How weird is it to think that in 2001 direct email was only just becoming recognised as an effective marketing tool? 12 years later it’s out of date. What’s replaced it is the phenomena called – well if you’re over 25 – social media, but if you’re under 25, there’s no name, really, it’s just everyday life.
Despite the domination of the medium – there’s still a lot of uncertainty about it and lots of people use it really badly. Ten years ago businesses didn’t send out 500,000 direct mail shots explaining what their CEO had for breakfast, so why do they suddenly think that’s an interesting topic of conversation for their corporate Twitter account? Nevertheless, it’s still a very powerful marketing tool, as long as you use it well.
If you can strike up a conversation between your brand and your users it ceases to be just the products or services that sell a company, it’s peer recommendations on digital communities. Thanks to social media even the smallest companies can now become highly regarded within a large community. Some companies are still playing catch up but there’s no excuse for a new company. Social media should be part of your marketing strategy from day one.
That doesn’t mean jumping on Twitter the moment your company is founded and chatting to anyone who’ll listen. Social is a two-way medium and provides a great chance to research your clients, customers and competitors. Use social as part of a listening period, to find out how your potential audience interacts, how they discuss companies and even what your competitors are doing to ‘befriend’ them. It’s never been quicker and cheaper to undertake detailed research before a product is even built, let alone launched.
One fundamental mistake companies make is to view Twitter as the ‘fun side’ of their business, as a separate entity to their marketing strategy. While it’s fine to vary the nature of your messages across platforms, all communications – even tweets – should be part of that strategy. Your social media account shouldn’t be opened until you’ve planned what you want to get from having it.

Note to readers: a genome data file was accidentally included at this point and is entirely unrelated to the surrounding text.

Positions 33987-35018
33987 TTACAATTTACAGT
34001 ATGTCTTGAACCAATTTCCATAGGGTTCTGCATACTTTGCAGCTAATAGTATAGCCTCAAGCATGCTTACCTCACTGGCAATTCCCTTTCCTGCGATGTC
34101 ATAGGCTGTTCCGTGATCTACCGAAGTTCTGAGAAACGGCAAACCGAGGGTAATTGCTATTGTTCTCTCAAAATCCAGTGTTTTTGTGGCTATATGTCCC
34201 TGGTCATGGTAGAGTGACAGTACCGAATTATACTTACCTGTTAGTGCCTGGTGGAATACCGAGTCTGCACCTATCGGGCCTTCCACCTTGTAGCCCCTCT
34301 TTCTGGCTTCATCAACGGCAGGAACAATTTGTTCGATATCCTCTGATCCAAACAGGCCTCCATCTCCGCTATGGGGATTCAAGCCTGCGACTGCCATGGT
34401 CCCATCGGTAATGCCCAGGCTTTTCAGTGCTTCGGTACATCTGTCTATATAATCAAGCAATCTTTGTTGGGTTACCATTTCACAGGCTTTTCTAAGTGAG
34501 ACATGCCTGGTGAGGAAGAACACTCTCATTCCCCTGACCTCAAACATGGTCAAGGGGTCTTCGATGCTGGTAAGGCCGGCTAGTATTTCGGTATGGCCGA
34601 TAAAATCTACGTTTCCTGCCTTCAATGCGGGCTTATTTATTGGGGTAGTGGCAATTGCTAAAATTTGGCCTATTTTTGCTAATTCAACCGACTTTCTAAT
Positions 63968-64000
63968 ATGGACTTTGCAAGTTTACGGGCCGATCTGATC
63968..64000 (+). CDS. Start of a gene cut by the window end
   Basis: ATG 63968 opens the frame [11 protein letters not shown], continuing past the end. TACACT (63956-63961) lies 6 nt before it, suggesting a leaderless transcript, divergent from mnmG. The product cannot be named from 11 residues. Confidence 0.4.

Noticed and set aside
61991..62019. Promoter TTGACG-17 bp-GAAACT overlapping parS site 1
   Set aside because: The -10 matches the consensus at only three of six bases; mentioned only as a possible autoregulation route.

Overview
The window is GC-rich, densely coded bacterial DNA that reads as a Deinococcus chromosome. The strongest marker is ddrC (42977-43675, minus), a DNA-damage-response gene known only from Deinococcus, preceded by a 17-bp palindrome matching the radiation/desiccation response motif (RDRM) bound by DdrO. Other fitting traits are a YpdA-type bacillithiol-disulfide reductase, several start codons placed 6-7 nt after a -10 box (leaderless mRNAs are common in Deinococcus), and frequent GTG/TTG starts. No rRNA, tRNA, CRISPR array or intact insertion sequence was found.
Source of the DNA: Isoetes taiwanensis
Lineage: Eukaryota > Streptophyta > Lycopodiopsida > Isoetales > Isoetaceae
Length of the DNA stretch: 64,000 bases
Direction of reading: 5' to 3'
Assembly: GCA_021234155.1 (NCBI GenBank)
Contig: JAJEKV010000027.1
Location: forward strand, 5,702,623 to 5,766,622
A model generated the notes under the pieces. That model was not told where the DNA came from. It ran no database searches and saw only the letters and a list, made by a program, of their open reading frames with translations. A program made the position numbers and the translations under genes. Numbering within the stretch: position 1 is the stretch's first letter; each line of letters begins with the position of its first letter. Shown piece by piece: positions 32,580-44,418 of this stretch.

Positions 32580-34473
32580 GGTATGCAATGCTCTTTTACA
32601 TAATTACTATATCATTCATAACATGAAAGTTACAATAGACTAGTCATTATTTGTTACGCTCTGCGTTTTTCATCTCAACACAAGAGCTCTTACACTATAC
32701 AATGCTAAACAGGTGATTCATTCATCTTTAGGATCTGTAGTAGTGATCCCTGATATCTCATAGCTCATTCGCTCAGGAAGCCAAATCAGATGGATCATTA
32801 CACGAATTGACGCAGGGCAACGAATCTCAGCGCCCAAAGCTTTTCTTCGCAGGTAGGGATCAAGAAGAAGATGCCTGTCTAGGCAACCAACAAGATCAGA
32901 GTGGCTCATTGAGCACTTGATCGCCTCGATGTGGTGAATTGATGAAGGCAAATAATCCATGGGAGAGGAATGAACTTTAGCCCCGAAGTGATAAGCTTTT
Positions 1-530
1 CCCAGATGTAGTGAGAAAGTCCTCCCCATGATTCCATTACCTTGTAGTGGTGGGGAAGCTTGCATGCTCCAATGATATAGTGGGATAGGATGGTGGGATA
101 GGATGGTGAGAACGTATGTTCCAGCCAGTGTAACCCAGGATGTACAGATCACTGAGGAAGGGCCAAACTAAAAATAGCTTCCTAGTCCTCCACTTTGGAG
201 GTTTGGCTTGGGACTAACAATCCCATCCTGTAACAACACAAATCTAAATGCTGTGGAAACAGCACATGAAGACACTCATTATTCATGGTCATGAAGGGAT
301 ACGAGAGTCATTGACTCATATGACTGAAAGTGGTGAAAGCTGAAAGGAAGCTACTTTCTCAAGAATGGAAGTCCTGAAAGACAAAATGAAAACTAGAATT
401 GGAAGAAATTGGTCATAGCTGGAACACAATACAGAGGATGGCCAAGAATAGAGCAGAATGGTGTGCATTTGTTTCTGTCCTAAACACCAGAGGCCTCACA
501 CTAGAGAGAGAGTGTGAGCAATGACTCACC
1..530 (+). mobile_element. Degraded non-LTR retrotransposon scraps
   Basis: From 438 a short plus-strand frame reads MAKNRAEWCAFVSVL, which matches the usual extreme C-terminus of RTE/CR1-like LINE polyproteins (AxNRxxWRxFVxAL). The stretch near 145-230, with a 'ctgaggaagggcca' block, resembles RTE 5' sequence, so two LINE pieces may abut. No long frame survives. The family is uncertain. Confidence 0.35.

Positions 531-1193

Some pitfalls seem to be made repeatedly and overkill is a major issue. If you start with all guns blazing, you might build up a quick following, but how are you going to keep that audience engaged? Do you have the resources to keep up that pace of social media in month two, year two? If not then you’re in danger of having a large following but no real connection, and of people leaving you. As they say in Texas: ‘Big hat, no cattle!’
Companies often rush to start advertising on new platforms. While Facebook ads and promoted tweets can work, there is also the risk of alienating potential audiences. This form of marketing should only really be undertaken if there is a very specific, honed reason for it; for example a competition that is region specific and can be advertised just to that region. From a cost perspective I personally don’t see the value, especially not to a small business as it is very difficult to gain a meaningful audience, let alone customers, from social media advertising.
The real skill in social marketing is to measure the right statistics. A lot of companies get het-up with their number of followers but, really, engagement and cut-through with your network is far more important than size. What percentage of your network clicks through from social media to your website? How many people are sharing or retweeting your communications? Are people you meet on networks even becoming customers? These are the meaningful stats that can be measured easily with services such as Clout and Peer Index, and are definitely worth implementing into a wider strategy.
New social media platforms seem to launch every week, but that doesn’t mean you should rush to sign up. Be wary about jumping on to the next big thing; you risk spreading yourself too thin. The move should only be made if your followers are already there, as your company’s social profile needs to be led by your followers, not by trends.
The good news is that social media provides a way for small companies to compete with big business for audience attention. All the opportunities are there for a new company to reach the same amount of eyes as a multi-national, but only if you have rich, relevant content that is rolled out as part of a larger, thought-out strategy.
Fuel’s marketing know-how helps other businesses promote themselves effectively. Over the last few years they have worked with clients as diverse as Plymouth Argyle FC and Tamar Science Park.
Illustrated by Pixillion
- One Thing I Know